Sunday, April 21, 2013

It's Always Time For Cheese



Forty-five years ago, the huge marketplace that Émile Zola labeled "the belly of Paris" moved ponderously out of the center of the city and into a new warehouse complex to the south, conveniently near train lines and the Orly airport, but no longer forming the busy smelly hub of the Paris food scene. There are some restaurants around to serve the workers, but nothing like the close-knit community that used to exist in Paris (this article in Saveur magazine talks about the difference), and it's all fluorescent lights and white coats and shrink-wrapped pallets now, with purchases made via iPhone in bulk, rather than by chefs coming in to scour the stalls for the best produce and seafood. It might be more efficient, but it's much less romantic. However, it was interesting to wander around the redolent alleys of the two warehouses devoted to cheese and other dairy products, and to learn about some of the millions of euros of business that goes on every day there, mostly between the hours of midnight and noon. If I'd had a choice, I would have spent all my time looking at the boxes and crates of cheeses from around France and elsewhere, identifying ones I hadn't seen before, like a newish cow's-milk tomme covered and aged with dried mountain herbs and flowers that the cows eat, giving a double floral hit to the finished product. Everything from tiny goat's-milk crottins, wrinkly and sharp smelling, to enormous rounds of alpine cheeses, was stacked and layered over a square mile or so (or so it seemed) of well-scrubbed linoleum.


We tasted a young Comté while standing next to shelves stacked with the same cheese aging to specifications provided by the clients, their rinds getting more cracked and dusty-grey as the years went by. A real Camembert de Normandie (the true raw-milk AOP version, not one of the pasteurized-milk imitations) was sliced into wedges and passed around, and appreciatively consumed. I have been finding that it's easier for me to say that I'm from Tours rather than the United States, at least when talking to people in the wholesale or export business. Everyone in the cheese program who has brought up the United States over the last few months has been scornfully appalled at the American fear of raw-milk and "unusual" cheeses, and now that the Mimolette ban has gone into effect the scorn level has kicked up several notches. I have been asked about the cheese industry in the States, however, and while I always have to admit that the 60-day aging rule continues to be in effect, thus banning cheeses like the real Camembert, I'm quick to point out that there are many, many new cheesemakers who are producing raw-milk aged cheeses, and that the variety and quality of artisanal and farmstead cheese that is made in the US is equal to what's produced in France. Except for the raw-milk factor, of course. There really is a difference in taste between the two. That being said, I remember a blind tasting at a lecture given by Sebastien Roustel in Portland in November 2011, a lecture in which he discussed the differences between raw-milk and pasteurized-milk cheeses and the differences in attitude towards same in the EU (France, specifically) and the US. There was one particular cheese, a cheddar I think, that was made twice, once with raw and once with pasteurized milk, and the raw-milk version was really pretty nasty. So it's not a requirement for good cheese by any means, but I must admit that I've really enjoyed the raw-milk cheeses I've tasted over here. Given that raw milk kills far fewer people than guns in the United States, yet has far more regulations covering its purchase and use, I'm voting with the French on this one.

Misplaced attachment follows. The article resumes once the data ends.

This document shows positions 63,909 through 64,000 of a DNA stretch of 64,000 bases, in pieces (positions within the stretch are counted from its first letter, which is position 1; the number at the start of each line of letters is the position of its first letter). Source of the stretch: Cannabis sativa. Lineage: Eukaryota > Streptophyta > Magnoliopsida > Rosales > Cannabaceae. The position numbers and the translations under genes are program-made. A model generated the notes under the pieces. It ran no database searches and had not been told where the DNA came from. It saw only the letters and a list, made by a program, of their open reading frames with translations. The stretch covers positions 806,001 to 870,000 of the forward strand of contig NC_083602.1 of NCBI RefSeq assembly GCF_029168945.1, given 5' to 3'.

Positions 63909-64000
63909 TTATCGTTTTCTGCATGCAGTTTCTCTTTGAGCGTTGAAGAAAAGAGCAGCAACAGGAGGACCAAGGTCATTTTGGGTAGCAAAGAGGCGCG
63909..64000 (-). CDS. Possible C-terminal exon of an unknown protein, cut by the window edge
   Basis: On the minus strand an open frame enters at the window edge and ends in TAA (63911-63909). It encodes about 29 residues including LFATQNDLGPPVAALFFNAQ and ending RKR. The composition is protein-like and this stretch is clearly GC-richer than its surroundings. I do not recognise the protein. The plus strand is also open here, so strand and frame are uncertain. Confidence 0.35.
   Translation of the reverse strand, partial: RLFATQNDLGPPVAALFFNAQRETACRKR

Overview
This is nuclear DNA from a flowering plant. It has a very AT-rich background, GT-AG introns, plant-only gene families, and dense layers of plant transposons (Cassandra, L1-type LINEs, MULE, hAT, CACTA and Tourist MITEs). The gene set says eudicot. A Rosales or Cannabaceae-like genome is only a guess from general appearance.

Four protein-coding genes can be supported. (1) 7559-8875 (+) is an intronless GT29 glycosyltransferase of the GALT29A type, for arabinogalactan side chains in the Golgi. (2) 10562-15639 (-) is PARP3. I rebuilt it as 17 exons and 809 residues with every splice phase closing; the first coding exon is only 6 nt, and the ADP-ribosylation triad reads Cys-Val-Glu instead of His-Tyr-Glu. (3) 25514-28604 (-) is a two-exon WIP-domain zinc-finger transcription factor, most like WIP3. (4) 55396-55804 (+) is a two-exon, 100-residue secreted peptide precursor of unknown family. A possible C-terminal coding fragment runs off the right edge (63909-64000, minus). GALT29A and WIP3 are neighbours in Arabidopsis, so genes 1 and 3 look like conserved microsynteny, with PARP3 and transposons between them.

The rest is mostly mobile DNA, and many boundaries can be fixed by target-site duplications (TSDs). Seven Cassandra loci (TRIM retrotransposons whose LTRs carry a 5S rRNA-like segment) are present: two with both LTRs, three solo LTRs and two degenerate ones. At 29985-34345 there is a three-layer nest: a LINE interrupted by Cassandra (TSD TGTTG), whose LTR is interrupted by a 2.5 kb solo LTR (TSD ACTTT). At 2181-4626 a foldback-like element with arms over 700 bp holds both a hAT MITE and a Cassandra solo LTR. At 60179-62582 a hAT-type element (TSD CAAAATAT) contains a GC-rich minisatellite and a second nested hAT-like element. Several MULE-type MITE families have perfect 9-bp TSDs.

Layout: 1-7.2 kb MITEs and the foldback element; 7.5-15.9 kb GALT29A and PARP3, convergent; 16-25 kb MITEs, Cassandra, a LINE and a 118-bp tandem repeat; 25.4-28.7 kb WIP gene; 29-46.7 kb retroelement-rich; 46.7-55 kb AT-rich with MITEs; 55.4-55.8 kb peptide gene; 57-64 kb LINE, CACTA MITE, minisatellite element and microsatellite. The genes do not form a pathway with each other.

They treated us to lunch after the morning session, which was nice. I had a green salad and a chewy steak frites, and heard nothing of the conversations going on towards the middle of the table, or even right next to me. The restaurant was packed with Rungis workers who were ending their work day at noon with a hearty meal and a bottle of wine. By the time we left the restaurant at 1pm or so they were already cleaning up and stacking the chairs on the tables, ready to open up insanely early, I assume, with strong espresso and tartines to help the pallet-movers and crate-loaders and invoice-checkers start their morning the next day.
We were supposed to meet up with an import/export specialist that afternoon, but apparently he forgot, or the person from the morning didn't get us to the right place, or something, so we were done with the day. We spent a bit of time wandering around Le Delas, the French version of Cash & Carry, a place where everything a restaurant might want stands piled on shelves, and where you have to have a special "I'm a restaurant professional" card to even buy the tiniest container of pâté. Not that any of the containers were particularly tiny. Vacuum-packed cooked endives in three-dozen lots, whole cured hams and gallons of condiments, "house made" terrines shrink-wrapped in attractive stoneware casseroles, and more, all waiting for you in the maze of aisles. And reasonably priced, as well. I wish we'd gotten the lesson on the export trade, though.

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